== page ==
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Ramona L. v. Saul

United States District Court, N.D. Texas, Dallas Division

July 22, 2019

Ramona L., Plaintiff,
v.
Andrew M. Saul, Commissioner of the Social Security Administration, Defendant.

          FINDINGS, CONCLUSIONS AND RECOMMENDATION OF THE UNITED STATES MAGISTRATE JUDGE

          RENEE HARRIS TOLIVER UNITED-STATES MAGISTRATE JUDGE

         Pursuant to 28 U.S.C. § 636 and Special Order 3, the Court has considered the parties' cross-motions for summary judgment. Doc. 14; Doc. 15. For the reasons that follow, Defendant's Motion for Summary Judgment should be GRANTED, Plaintiff's Motion for Summary Judgment should be DENIED, and the Commissioner's decision should be AFFIRMED.

         I. BACKGROUND

         A. Procedural History

         Plaintiff seeks judicial review of a final decision of the Commissioner denying her claim for disability insurance benefits (“DIB”) under Title II of the Social Security Act (“Act”). Plaintiff applied for benefits, alleging that she had been disabled since her amended onset date (“AOD”) of December 12, 2015, due to lupus, diabetes mellitus, neuropathy, acute arthritis, depressive disorder, acute bronchitis, neck pain, dermatomycosis unspecified, edema of lower extremity, and otitis externa. Doc. 11-1 at 47-48; Doc. 11-1 at 229. Because Plaintiff's date last insured (“DLI”) was December 31, 2015, Doc. 11-1 at 42-43, the period under consideration for purposes of her DIB application is from December 12 through December 31, 2015. See Shields v. Comm'r, Soc. Sec. Admin., No. 6:08-CV-00484-MHS-JKG, 2008 WL 8141300, at *9 (E.D. Tex. Dec. 16, 2008) (holding that a claimant must demonstrate that she was disabled between her alleged onset date and her DLI) (citing Brown v. Astrue, 344 Fed.Appx. 16, 20 (5th Cir. 2009) (per curiam)). Plaintiff's claim was denied at all administrative levels, and she now appeals to this Court pursuant to 42 U.S.C. §405(g). Doc. 11-1 at 6; Doc. 11-1 at 10-14; Doc. 11-1 at 23-33; Doc. 11-1 at 88-93; Doc. 11-1 at 96-98; Doc. 11-1 at 105-08.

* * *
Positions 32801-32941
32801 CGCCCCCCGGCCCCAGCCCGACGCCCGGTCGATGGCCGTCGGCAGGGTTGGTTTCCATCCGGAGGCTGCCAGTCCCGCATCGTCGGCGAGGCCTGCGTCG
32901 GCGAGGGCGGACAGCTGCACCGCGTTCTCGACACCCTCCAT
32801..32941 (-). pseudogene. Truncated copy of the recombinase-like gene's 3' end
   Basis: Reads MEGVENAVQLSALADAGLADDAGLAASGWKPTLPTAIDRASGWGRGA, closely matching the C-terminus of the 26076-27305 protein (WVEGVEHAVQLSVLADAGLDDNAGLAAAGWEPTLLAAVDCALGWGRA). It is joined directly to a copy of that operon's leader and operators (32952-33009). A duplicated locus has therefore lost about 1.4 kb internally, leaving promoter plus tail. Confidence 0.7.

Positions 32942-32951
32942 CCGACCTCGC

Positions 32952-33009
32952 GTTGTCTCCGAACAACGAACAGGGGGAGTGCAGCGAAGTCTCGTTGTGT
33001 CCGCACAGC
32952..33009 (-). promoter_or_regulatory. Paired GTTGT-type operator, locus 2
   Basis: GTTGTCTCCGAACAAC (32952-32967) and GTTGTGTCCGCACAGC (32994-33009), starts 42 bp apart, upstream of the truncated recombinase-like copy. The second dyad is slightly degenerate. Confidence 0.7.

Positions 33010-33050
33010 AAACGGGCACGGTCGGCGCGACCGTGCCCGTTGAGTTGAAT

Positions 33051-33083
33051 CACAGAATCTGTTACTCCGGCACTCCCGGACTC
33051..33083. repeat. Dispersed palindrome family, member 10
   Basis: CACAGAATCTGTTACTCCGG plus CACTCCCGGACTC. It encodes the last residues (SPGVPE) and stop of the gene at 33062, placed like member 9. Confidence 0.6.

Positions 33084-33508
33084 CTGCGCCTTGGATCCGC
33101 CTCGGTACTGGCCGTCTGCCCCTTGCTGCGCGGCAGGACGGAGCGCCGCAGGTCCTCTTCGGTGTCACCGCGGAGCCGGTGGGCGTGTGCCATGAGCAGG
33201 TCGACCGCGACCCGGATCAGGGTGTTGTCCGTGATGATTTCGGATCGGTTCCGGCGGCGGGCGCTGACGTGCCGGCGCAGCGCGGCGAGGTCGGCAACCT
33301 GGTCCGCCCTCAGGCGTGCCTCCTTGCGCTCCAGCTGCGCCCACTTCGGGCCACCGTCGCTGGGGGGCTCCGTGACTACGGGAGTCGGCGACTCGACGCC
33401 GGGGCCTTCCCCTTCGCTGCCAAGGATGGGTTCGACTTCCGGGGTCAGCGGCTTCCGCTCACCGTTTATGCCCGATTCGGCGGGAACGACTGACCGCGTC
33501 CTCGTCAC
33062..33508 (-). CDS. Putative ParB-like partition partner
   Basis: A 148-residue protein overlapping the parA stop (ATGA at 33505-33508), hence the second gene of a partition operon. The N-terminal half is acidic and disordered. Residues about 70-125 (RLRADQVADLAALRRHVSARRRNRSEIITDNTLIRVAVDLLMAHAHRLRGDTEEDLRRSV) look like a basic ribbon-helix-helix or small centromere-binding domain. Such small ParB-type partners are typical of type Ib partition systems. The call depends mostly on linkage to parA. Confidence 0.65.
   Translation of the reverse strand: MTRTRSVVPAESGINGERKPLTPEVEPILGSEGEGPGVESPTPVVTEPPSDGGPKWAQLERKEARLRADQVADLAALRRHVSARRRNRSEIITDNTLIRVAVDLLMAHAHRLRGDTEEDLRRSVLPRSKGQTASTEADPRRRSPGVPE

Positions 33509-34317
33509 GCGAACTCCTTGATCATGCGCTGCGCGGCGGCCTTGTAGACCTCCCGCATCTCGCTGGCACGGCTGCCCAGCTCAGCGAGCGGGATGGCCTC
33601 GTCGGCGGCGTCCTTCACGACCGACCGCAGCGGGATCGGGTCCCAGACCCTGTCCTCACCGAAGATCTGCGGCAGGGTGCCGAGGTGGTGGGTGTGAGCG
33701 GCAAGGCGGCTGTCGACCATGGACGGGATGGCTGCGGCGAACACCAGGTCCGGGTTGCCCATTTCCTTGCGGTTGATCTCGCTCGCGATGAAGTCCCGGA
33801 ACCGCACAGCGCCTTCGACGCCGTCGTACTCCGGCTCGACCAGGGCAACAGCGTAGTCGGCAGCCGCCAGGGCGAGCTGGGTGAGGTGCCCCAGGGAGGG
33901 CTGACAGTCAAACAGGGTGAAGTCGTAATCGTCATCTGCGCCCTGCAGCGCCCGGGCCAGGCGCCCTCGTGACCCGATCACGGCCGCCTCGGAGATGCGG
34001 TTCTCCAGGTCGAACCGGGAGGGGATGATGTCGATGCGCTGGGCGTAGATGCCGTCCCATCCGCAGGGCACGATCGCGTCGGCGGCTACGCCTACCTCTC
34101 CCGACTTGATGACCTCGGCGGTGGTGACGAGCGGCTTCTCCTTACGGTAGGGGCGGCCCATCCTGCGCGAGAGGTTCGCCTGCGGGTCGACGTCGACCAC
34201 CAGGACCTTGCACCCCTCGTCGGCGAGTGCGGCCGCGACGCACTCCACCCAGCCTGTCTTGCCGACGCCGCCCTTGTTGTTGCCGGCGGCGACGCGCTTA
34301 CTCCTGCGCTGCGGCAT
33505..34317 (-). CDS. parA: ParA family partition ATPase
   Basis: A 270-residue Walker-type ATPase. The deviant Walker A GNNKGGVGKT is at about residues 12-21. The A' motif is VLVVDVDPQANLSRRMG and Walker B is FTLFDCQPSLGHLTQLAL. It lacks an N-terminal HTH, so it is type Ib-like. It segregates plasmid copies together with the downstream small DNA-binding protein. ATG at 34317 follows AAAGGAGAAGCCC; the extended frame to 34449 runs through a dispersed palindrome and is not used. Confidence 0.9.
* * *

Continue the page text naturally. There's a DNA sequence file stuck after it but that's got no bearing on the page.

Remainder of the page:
B. Factual Background

         Plaintiff was 47 years old when the administrative law judge (“ALJ”) rendered his decision. Doc. 11-1 at 33, 49. She had an associate degree, certification as a manicurist, and past relevant work experience as a nail technician, laundry worker, and explosives operator. Doc. 11-1 at 49-50, 54-56. In terms of Plaintiff's pertinent medical history, the evidence indicates that she had been treated intermittently just prior to and immediately after her DLI for diabetes mellitus, benign hypertension, nausea, recurrent urinary tract infections, dehydration, dizziness, migraine headaches, edema in all extremities, joint pain, and recently diagnosed fibromyalgia and lupus. Doc. 11-3 at 281-83; Doc. 11-3 at 291; Doc. 11-3 at 353, 358; Doc. 11-3 at 371, 373, 379; Doc. 11-3 at 473, 476.

         C. The ALJ's Findings

         The ALJ held that Plaintiff had the severe impairments of diabetes mellitus, systemic lupus erythematosus, and leukopenia, but that the impairments did not meet or equal the severity of any of the listed impairments. Doc. 11-1 at 28-29. Further, the ALJ found that, through Plaintiff's DLI, she retained the residual functional capacity (“RFC”) to perform the full range of light work. Doc. 11-1 at 29. Accordingly, the ALJ determined that Plaintiff was capable of performing her past relevant work and was thus not disabled between her AOD of December 12, 2015 through her DLI of December 31, 2015. Doc. 11-1 at 32-33.